Perspective: Working “On” rather than “In”

Seeing Patterns Requires Perspective

Have you ever walked downtown in a big city? I’ve walked the city streets in San Francisco, Chicago and New York. And you know what I never noticed? The color of buildings. That’s only something you notice when you look at a picture of the city and you can see clumps of white, red or black buildings. This past week I spent time with a lot of folks running businesses around WordPress and one phrase I heard bantered about was the need to work “on” the business instead of just “in” the business. As a systems guy, that’s my natural bent, but I understood what they were saying, because if it’s not your bent, it’s easy to get caught looking at things from the street level.

There’s something else peculiar when you look at things from this birds-eye perspective. You start asking other questions. Questions you never would have asked at the street level. Questions about the correlation between building color and age, or why it feels like the red buildings are all shorter. These are second level or derivative questions.

Derivatives aren’t Easy

If I ask you how many hours a day you work, you could probably tell me. If I asked you how many vacations you take a year, you might give me some guess or average. Those are first order questions. Derivative questions get harder. If I ask you the relationship between the number of vacations you take as time has gone on, you have to do more work. But real value comes from these kinds of derivate questions.

  • What’s the rate at which you’re rejecting projects?
  • What’s the rate at which you’re generating more than 100% profit from your work?
  • What’s the rate at which clients are accepting your quotes within 3 days?

Do you know the answer to these questions?

The first helps you think about “perfect fit” clients and the rate at which you’re honing in on who that perfect customer is. The second relates not only to your profit margin but more importantly to the number of unpredicted events that robbed you of profit. The last one suggests that your rates may be too low if the acceptance rate moves high.

But none of these questions get answered without doing some tracking. And none of them get answered without taking a moment to work “on” rather than “in” your business.

Systems Thinking Applied

There are two kinds of folks in the world: event thinkers and systems thinkers. Most folks are event thinkers – thinking that everything around them, and everyone they interact with are part of a natural cause-effect relationship. They see an event, think of it as an event, and then look for the cause. System thinkers see things differently. They see systems with positive and negative feedback loops and note that these are the factors that drive the interactions around us.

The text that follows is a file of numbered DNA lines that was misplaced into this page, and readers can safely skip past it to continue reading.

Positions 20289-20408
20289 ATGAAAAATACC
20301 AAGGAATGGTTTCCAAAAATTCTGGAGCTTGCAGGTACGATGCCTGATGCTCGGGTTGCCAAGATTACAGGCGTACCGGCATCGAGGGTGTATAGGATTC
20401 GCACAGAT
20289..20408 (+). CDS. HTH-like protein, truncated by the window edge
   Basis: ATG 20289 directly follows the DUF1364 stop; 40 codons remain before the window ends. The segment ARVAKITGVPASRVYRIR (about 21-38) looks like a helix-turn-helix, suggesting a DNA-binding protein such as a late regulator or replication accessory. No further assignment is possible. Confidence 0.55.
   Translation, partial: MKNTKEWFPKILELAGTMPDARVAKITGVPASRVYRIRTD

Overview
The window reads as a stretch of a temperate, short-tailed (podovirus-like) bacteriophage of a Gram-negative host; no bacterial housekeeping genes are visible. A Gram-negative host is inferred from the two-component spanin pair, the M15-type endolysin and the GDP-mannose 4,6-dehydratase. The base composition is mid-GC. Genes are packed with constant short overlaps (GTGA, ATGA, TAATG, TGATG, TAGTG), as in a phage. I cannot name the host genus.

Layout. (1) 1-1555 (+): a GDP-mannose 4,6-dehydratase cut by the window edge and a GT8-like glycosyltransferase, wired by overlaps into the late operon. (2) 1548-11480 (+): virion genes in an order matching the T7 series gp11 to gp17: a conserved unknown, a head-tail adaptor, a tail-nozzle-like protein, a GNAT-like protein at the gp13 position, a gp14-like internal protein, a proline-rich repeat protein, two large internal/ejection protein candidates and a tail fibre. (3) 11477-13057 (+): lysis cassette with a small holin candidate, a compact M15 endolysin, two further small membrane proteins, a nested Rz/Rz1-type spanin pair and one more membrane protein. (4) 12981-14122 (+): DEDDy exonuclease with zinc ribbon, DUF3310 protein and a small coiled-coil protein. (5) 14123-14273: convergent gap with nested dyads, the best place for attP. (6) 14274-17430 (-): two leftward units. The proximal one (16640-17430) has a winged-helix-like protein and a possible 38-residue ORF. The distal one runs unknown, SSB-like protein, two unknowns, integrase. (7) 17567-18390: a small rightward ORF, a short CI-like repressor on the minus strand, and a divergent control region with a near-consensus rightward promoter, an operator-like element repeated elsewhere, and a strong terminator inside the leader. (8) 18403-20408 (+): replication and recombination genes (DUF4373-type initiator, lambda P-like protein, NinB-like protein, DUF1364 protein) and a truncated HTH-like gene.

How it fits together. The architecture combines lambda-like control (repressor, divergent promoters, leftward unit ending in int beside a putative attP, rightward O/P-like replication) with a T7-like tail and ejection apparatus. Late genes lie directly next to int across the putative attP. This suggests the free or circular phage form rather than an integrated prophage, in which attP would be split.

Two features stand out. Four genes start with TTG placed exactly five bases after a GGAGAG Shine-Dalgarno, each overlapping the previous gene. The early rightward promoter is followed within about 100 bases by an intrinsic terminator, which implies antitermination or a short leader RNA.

How you think about the world will impact how you think about your business.

You may not consider yourself strategic, but if you begin to see your business as part of a larger system, and watch the factors that are impacting it – both positively and negatively – you stand a much better chance to find the levers necessary for making changes to how well you’re running it.

Let’s look at the simple notion of quoting, which I’ve written about before. Let’s say you start tracking the size of your quotes, the date you delivered it, the date you received an answer, and the date you projected you could start for every quote you delivered. You likely know the natural feedback loops that exist – from price sensitivity to an eagerness to start/finish right away. You probably also know how they impact everything else – the speed at which you receive an answer, and the answer itself. But imagine that you’re tracking it all.

You can now see how small changes – either to price, or to start dates – could influence the speed at which you get answers as well as the answer itself. Those are your levers. But you’ll never get a chance to use them if you don’t even have a baseline to review.

Key TakeAways

  1. You need to step out of your business regularly (weekly/monthly) to see things from a different perspective.
  2. You need to start tracking certain metrics that will help you determine what levers you have to enhance how things are going.
  3. Systems thinking can help, if you learn it or work with someone who does.

So what are you doing to help you get perspective? Or put another way, what’s stopping you from taking the time you need to get it?

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Chris Lema
Chris Lema has been working with WordPress since 2005. Over the years he's been a blogger, a speaker at WordCamps, a coach for WordPress product companies, and the founder of the conference for WordPress business owners, called CaboPress. Today he's the VP of Products at Liquid Web, where he manages the world's first managed platform for WooCommerce stores.